Whether your clients are into strength training, yoga or cardio, there are plenty of ways to add variety into their favourite workouts. By incorporating instability training elements, you can increase the challenge, and ultimately, the results that they can achieve.

Advanced Techniques for Progressing and Challenging Stability

Step 1

Once your clients and members have mastered stability on solid ground, it’s time to take things up a notch and introduce some wobbling into their workouts using unstable surfaces like BOSUs, balance boards or even a foam pad. Doing so will enable you to challenge their abilities in new and exciting ways. Just be prepared for some wobbly moments and the occasional hilarious attempt to stay upright!

Step 2

When your clients and members are ready to kick it up yet another notch, it’s time to introduce dynamic movements and unstable equipment. Exercises like single-leg squats on a foam pad, Swiss ball serratus circles, or medball catch and throws while seated on a Swiss ball provide ideal challenges. These movements not only work their stabiliser muscles, but they also add an element of fun and unpredictability to their workouts. Just remember to focus on maintaining correct form, and avoid any embarrassing faceplants!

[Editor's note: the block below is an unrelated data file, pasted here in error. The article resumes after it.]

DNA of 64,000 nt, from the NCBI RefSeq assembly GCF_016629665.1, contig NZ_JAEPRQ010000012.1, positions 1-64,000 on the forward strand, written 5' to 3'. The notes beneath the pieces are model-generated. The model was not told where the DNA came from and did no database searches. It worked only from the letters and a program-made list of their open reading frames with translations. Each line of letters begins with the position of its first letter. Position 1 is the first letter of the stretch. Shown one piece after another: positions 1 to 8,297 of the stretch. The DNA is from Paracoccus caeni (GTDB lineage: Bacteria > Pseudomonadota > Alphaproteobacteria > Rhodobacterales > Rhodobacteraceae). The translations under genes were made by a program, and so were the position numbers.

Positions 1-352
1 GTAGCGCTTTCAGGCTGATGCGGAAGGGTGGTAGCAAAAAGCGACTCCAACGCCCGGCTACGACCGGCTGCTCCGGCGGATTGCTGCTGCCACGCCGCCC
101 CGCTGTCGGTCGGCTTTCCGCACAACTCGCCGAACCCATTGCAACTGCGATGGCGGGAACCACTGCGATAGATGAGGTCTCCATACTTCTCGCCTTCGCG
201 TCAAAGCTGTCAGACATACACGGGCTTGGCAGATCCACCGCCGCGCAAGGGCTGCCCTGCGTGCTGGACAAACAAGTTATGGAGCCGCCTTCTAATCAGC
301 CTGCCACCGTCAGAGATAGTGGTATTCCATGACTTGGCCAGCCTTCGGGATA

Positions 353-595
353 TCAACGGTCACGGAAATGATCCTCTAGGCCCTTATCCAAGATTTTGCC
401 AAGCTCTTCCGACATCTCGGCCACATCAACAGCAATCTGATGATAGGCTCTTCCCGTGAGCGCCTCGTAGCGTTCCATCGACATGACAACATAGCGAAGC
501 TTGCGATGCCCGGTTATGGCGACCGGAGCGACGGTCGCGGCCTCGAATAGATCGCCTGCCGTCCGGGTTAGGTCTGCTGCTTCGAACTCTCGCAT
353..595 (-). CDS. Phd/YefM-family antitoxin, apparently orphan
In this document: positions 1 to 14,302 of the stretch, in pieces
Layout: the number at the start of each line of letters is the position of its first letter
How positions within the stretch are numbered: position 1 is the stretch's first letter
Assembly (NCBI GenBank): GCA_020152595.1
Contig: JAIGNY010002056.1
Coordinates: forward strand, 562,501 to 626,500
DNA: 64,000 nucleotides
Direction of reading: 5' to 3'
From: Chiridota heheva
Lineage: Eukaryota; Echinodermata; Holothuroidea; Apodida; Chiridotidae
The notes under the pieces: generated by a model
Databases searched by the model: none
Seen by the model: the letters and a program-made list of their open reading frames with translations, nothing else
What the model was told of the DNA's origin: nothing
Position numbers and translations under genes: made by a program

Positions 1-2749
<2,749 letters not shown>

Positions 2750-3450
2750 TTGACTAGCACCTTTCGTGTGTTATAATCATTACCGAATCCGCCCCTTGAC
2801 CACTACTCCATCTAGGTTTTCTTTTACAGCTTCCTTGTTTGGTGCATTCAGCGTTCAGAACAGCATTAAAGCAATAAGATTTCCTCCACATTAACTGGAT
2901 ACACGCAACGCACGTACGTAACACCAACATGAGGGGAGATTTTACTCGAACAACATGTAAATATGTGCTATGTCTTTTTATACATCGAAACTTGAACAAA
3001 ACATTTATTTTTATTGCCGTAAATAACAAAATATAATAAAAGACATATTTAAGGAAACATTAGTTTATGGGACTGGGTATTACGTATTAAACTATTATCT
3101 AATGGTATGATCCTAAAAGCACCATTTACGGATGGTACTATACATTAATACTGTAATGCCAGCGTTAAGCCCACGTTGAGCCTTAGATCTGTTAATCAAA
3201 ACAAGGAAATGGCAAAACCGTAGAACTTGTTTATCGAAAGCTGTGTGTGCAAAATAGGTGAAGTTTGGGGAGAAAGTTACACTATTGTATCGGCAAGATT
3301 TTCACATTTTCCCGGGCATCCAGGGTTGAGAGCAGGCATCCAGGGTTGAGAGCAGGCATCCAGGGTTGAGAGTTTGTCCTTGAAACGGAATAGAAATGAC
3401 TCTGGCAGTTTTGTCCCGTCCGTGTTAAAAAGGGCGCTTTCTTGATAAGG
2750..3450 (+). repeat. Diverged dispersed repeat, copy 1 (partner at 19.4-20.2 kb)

Keep in mind, instability training isn’t limited to standing on one foot. You can spice up their resistance and cardiovascular workouts by adding a stability component. This can be achieved with exercises like push-ups or shoulder presses on a stability ball, or by incorporating a balance challenge as an active rest during their cardio routine (e.g., seated balance on a Swiss ball).

Three Common Mistakes to Avoid When Transitioning from Stable to Unstable Training

Step 1
Skipping proper progression steps

We understand your excitement to dive right into the world of instability training, but hold your horses! Skipping the proper progression steps can lead to frustration or, in worst case scenarios, injuries. So be sure to take your time and gradually introduce unstable surfaces and movements into your clients’ and members’ routine.

Step 2
Neglecting proper form and technique